What will continue to be is what we allow...
In 2021, it's valid to question what Rise Against is...well, rising against. The band is twenty years into a fruitful and relatively consistent discography, and they made their strongest impressions more than a decade ago. Since then, it's been a balance between fan service and recycling material - a downward slope that began with Endgame and continued right on through The Black Market and Wolves.
You wouldn't be blamed for asking the question of how a band of forty-somethings are now the voice for both millennials and gen-z alike? But, for Nowhere Generation, Rise Against took inspiration from parenthood, looking at the state of the future their young children will inherit, left to them by a bunch of conglomerates who don't really care about anything other than themselves. With the help of the legendary Bill Stevenson, Nowhere Generation is certainly a fine return to form for the group. "Talking To Ourselves" is an oddly emotional post-rock ballad, questioning why no one seems to listen.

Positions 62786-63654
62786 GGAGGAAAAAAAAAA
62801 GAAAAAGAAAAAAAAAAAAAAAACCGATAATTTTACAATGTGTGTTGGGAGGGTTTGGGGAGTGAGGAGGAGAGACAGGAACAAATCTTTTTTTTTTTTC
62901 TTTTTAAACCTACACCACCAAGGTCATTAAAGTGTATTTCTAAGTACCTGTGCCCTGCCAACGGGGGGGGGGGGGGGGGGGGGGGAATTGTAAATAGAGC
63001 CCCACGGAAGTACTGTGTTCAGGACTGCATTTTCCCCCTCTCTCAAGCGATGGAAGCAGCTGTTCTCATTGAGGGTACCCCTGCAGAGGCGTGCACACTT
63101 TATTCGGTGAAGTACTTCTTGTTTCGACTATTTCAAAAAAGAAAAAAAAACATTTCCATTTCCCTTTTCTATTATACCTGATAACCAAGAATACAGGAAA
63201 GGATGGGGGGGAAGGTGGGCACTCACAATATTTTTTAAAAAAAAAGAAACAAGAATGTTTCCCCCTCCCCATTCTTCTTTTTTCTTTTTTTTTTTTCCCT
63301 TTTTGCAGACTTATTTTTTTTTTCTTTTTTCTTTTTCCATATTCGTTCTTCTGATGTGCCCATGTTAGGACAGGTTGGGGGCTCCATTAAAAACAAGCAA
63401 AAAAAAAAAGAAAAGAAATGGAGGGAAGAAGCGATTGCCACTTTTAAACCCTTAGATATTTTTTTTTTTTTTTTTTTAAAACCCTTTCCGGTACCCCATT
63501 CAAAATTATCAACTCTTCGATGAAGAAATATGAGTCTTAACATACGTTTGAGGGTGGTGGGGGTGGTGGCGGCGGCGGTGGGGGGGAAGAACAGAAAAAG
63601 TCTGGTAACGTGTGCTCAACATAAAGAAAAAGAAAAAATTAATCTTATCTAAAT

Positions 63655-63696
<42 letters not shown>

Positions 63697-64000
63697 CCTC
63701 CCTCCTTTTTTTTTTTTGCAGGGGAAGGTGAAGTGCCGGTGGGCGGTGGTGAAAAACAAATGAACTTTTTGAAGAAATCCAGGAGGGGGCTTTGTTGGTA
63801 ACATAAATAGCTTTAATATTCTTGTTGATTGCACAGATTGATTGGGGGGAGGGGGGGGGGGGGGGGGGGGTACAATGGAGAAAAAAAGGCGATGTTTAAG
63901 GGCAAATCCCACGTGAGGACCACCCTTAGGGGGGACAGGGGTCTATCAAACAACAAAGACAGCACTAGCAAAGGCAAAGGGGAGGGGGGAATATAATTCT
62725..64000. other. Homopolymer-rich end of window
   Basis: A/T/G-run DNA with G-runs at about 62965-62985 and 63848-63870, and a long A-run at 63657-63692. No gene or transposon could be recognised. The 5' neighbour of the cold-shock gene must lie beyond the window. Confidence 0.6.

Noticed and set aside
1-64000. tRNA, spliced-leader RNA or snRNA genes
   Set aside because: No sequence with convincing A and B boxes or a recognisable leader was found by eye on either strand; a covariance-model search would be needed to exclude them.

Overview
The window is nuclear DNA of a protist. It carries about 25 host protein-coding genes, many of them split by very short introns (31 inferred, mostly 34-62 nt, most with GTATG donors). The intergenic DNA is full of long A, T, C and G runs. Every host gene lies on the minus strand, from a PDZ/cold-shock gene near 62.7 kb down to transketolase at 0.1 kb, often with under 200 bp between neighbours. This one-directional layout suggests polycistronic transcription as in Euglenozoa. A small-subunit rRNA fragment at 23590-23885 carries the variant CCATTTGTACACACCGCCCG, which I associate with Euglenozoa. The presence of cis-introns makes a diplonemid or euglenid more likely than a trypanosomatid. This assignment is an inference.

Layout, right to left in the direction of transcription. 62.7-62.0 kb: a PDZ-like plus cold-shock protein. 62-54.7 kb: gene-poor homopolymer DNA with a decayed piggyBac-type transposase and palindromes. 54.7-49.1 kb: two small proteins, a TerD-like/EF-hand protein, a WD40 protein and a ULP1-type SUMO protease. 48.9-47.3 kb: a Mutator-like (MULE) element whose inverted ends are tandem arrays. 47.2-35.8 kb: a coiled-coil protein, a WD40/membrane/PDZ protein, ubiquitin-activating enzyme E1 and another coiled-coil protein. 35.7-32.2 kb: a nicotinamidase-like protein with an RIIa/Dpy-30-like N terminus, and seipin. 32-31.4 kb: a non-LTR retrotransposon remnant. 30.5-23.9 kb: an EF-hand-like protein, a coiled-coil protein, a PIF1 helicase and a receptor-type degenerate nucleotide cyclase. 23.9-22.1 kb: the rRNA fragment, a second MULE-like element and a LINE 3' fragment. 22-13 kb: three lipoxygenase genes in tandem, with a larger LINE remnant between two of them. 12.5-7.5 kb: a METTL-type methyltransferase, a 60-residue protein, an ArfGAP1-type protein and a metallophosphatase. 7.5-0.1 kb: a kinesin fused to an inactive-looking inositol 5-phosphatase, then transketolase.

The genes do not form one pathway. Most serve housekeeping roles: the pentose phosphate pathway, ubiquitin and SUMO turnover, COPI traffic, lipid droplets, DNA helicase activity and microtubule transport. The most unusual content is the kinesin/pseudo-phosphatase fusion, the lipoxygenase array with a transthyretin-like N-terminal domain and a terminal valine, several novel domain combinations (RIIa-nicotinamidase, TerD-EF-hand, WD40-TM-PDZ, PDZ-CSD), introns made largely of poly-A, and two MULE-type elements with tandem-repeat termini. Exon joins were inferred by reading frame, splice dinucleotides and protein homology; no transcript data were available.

Though Rise Against are a band that need little introduction, they are a band that divide opinion. Having emerged from Chicago's hardcore scene before releasing two albums through Fat Wreck Chords, it took little time for the four-piece's idiosyncratic brand of politically charged punk to garner major label attention, pissing off punks in the process. While the band's politics remained (and continue to remain) as steadfast as ever, this move to a major saw a significant shift in the band's sound, moving away from the hardcore influence of earlier cuts in favour of something softer, sleeker and altogether more accessible.